When our actions become a reflection of our character, we lean more heavily toward the moral and generous choices. Over time it can become part of us.

Praise appears to be particularly influential in the critical periods when children develop a stronger sense of identity. When the researchers Joan E. Grusec and Erica Redler praised the character of 5-year-olds, any benefits that may have emerged didn’t have a lasting impact: They may have been too young to internalize moral character as part of a stable sense of self. And by the time children turned 10, the differences between praising character and praising actions vanished: Both were effective. Tying generosity to character appears to matter most around age 8, when children may be starting to crystallize notions of identity.

Praise in response to good behavior may be half the battle, but our responses to bad behavior have consequences, too. When children cause harm, they typically feel one of two moral emotions: shame or guilt. Despite the common belief that these emotions are interchangeable, research led by the psychologist June Price Tangney reveals that they have very different causes and consequences.

Shame is the feeling that I am a bad person, whereas guilt is the feeling that I have done a bad thing. Shame is a negative judgment about the core self, which is devastating: Shame makes children feel small and worthless, and they respond either by lashing out at the target or escaping the situation altogether. In contrast, guilt is a negative judgment about an action, which can be repaired by good behavior. When children feel guilt, they tend to experience remorse and regret, empathize with the person they have harmed, and aim to make it right.

In one study spearheaded by the psychologist Karen Caplovitz Barrett, parents rated their toddlers’ tendencies to experience shame and guilt at home. The toddlers received a rag doll, and the leg fell off while they were playing with it alone. The shame-prone toddlers avoided the researcher and did not volunteer that they broke the doll. The guilt-prone toddlers were more likely to fix the doll, approach the experimenter, and explain what happened. The ashamed toddlers were avoiders; the guilty toddlers were amenders.

Continue reading the main storyContinue reading the main storyContinue reading the main story
If we want our children to care about others, we need to teach them to feel guilt rather than shame when they misbehave. In a review of research on emotions and moral development, the psychologist Nancy Eisenberg suggests that shame emerges when parents express anger, withdraw their love, or try to assert their power through threats of punishment: Children may begin to believe that they are bad people. Fearing this effect, some parents fail to exercise discipline at all, which can hinder the development of strong moral standards.

The most effective response to bad behavior is to express disappointment. According to independent reviews by Professor Eisenberg and David R. Shaffer, parents raise caring children by expressing disappointment and explaining why the behavior was wrong, how it affected others, and how they can rectify the situation. This enables children to develop standards for judging their actions, feelings of empathy and responsibility for others, and a sense of moral identity, which are conducive to becoming a helpful person. The beauty of expressing disappointment is that it communicates disapproval of the bad behavior, coupled with high expectations and the potential for improvement: “You’re a good person, even if you did a bad thing, and I know you can do better.”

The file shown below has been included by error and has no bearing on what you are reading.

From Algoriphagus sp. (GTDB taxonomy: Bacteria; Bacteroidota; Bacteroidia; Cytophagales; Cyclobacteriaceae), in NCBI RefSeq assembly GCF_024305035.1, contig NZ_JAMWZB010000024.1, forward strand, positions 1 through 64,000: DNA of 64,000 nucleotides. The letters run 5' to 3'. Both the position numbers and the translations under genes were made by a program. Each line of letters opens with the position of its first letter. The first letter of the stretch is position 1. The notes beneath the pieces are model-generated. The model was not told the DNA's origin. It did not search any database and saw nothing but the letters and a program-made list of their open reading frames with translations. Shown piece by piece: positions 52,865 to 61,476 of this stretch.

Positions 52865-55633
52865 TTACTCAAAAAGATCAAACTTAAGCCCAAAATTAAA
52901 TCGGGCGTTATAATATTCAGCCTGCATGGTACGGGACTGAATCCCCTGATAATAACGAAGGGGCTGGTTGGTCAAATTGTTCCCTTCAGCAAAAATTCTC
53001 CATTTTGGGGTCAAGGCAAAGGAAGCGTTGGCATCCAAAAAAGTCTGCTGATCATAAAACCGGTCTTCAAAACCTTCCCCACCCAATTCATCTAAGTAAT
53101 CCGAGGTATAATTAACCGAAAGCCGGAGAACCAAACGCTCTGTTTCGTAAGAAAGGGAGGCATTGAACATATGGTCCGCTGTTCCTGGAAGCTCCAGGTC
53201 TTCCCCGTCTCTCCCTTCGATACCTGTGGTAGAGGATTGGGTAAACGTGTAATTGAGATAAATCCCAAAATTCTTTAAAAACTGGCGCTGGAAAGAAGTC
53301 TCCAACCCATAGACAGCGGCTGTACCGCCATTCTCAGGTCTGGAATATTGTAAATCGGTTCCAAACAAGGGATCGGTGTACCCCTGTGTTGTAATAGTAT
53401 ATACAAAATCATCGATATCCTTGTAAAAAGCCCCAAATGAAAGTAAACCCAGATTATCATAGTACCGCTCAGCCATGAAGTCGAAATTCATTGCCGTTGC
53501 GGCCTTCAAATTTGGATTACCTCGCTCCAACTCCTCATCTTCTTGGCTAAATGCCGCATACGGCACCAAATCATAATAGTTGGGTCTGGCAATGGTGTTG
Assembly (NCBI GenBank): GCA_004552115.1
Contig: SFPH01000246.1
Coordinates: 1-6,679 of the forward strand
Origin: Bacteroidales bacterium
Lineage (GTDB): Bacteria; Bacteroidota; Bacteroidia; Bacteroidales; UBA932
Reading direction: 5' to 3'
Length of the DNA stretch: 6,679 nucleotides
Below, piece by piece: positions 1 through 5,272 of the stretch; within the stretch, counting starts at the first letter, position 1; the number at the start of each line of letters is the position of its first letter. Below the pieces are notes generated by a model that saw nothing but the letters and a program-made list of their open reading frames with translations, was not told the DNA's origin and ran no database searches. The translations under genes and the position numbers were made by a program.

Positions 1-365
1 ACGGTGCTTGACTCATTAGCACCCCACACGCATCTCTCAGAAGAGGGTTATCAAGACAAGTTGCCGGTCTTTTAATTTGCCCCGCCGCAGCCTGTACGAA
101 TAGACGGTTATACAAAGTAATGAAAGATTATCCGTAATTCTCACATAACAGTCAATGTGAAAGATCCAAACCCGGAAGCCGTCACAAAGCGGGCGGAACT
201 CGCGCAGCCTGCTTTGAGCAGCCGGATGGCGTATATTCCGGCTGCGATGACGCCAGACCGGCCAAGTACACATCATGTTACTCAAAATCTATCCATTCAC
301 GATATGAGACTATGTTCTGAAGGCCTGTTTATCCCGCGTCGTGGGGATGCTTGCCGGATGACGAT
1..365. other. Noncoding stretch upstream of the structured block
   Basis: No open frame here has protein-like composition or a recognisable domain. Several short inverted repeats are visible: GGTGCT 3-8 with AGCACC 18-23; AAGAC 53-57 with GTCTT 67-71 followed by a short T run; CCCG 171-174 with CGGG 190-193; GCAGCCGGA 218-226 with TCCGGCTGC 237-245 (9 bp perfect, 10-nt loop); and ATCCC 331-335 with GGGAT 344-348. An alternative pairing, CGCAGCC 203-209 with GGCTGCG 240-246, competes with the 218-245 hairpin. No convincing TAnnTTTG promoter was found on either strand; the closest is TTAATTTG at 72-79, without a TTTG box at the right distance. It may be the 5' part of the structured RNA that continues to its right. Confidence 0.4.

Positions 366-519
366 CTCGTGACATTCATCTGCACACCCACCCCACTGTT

As powerful as it is to criticize bad behavior and praise good character, raising a generous child involves more than waiting for opportunities to react to the actions of our children. As parents, we want to be proactive in communicating our values to our children. Yet many of us do this the wrong way.

In a classic experiment, the psychologist J. Philippe Rushton gave 140 elementary- and middle-school-age children tokens for winning a game, which they could keep entirely or donate some to a child in poverty. They first watched a teacher figure play the game either selfishly or generously, and then preach to them the value of taking, giving or neither. The adult’s influence was significant: Actions spoke louder than words. When the adult behaved selfishly, children followed suit. The words didn’t make much difference — children gave fewer tokens after observing the adult’s selfish actions, regardless of whether the adult verbally advocated selfishness or generosity. When the adult acted generously, students gave the same amount whether generosity was preached or not — they donated 85 percent more than the norm in both cases. When the adult preached selfishness, even after the adult acted generously, the students still gave 49 percent more than the norm. Children learn generosity not by listening to what their role models say, but by observing what they do.

Credit Rutu Modan
To test whether these role-modeling effects persisted over time, two months later researchers observed the children playing the game again. Would the modeling or the preaching influence whether the children gave — and would they even remember it from two months earlier?

The most generous children were those who watched the teacher give but not say anything. Two months later, these children were 31 percent more generous than those who observed the same behavior but also heard it preached. The message from this research is loud and clear: If you don’t model generosity, preaching it may not help in the short run, and in the long run, preaching is less effective than giving while saying nothing at all.

People often believe that character causes action, but when it comes to producing moral children, we need to remember that action also shapes character. As the psychologist Karl Weick is fond of asking, “How can I know who I am until I see what I do? How can I know what I value until I see where I walk?”